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  • Cal Eidenoff

Rejection of Passivity

“This is the excellent foppery of the world, that,

when we are sick in fortune,--often the surfeit

of our own behavior,--we make guilty of our

disasters the sun, the moon, and the stars: as

if we were villains by necessity; fools by

heavenly compulsion; knaves, thieves, and

treachers, by spherical predominance; drunkards,

liars, and adulterers, by an enforced obedience of

planetary influence; and all that we are evil in,

by a divine thrusting on: an admirable evasion

of whoremaster man, to lay his goatish

disposition to the charge of a star.”

-- Edmund Act 1, Scene ii

Standing ready to release all my anguish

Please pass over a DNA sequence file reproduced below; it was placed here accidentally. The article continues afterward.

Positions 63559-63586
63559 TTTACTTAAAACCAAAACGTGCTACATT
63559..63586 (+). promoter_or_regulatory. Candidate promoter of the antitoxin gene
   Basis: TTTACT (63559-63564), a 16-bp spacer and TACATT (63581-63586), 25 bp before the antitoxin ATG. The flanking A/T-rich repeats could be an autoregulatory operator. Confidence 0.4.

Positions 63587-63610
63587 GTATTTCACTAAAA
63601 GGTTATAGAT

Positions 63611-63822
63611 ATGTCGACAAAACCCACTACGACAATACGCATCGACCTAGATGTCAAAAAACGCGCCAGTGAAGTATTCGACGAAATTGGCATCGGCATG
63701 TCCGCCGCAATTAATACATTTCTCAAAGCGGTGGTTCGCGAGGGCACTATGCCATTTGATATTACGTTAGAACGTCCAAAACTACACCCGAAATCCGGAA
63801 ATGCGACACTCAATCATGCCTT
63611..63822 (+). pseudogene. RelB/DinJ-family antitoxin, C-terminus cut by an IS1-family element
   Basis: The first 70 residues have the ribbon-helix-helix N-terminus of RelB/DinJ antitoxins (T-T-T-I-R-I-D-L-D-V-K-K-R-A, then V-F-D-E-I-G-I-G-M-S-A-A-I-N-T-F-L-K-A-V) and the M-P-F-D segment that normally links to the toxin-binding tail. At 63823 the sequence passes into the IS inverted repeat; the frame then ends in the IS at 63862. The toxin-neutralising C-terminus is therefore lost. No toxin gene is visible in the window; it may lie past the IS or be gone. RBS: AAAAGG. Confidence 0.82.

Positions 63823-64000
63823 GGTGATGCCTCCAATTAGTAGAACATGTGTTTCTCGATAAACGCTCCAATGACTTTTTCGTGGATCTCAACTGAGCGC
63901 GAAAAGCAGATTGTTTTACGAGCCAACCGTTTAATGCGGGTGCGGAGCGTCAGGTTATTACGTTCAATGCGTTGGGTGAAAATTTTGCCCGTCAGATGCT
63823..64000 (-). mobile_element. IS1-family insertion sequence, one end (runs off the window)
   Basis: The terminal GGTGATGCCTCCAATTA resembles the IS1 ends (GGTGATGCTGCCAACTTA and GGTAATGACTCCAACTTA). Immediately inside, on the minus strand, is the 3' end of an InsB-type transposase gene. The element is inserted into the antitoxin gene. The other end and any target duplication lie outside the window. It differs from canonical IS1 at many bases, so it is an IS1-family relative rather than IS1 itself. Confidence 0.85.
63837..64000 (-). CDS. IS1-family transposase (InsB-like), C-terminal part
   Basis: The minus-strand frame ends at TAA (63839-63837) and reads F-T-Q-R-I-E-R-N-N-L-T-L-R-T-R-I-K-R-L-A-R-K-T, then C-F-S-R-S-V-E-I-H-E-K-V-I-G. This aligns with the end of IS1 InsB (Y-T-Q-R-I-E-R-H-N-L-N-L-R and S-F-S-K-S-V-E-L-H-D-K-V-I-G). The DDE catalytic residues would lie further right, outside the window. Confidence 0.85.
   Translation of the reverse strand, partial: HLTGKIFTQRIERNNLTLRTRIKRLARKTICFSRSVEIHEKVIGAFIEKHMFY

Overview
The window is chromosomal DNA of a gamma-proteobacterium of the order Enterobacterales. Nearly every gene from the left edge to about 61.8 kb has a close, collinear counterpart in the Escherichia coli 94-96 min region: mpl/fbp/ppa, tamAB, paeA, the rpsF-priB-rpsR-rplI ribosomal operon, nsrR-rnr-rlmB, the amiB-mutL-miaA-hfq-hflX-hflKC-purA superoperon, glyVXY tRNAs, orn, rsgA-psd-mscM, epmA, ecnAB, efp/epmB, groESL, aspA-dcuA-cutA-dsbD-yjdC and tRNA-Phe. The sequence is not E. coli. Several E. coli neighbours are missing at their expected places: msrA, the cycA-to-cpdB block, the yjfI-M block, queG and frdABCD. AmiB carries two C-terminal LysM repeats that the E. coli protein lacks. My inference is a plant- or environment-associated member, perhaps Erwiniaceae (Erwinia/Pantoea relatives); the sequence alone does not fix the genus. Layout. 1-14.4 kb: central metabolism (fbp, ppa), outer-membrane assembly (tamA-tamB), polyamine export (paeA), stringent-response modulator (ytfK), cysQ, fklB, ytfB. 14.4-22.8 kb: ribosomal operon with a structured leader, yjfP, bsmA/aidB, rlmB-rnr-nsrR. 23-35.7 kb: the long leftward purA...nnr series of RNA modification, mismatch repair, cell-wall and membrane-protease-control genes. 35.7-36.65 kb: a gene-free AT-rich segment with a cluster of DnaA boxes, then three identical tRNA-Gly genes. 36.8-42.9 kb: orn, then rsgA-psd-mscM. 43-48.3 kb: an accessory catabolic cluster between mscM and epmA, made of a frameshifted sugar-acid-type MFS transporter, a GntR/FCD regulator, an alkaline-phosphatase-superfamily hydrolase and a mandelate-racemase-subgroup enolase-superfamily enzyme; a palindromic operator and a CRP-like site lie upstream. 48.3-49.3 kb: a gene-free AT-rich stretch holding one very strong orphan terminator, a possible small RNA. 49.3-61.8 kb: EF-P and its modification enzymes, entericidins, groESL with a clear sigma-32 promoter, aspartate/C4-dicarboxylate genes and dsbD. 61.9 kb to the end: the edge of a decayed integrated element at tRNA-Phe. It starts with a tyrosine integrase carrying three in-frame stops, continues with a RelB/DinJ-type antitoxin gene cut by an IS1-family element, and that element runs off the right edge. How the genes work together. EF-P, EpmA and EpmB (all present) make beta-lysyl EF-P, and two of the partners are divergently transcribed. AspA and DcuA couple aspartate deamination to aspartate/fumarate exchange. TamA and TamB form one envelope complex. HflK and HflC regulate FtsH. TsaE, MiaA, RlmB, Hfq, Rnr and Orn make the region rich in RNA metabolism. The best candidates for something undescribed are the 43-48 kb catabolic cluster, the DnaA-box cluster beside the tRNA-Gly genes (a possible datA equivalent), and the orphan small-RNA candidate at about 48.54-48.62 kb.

As the rain beats upon my head, the whole Weight of the world — damning —

If not to drive me to insanity, then why so unrelenting?

Around me stand forest trees, deeply rooted and steadfast

The coarse whistling of pine needles thrashing about themselves — yet, they stand unwavering

Am I to stand here, Resolute in my misfortune

As the ruthless torrents of the world are so inclined to disfavor my own fruition

Not satisfaction nor contentment can be attained through inaction —

Only fools and cowards choose to remain Sedentary when slighted

Whether by one man or the whole world,

It is unbecoming of mankind to shy away from what the Cosmos has delivered to their feet.


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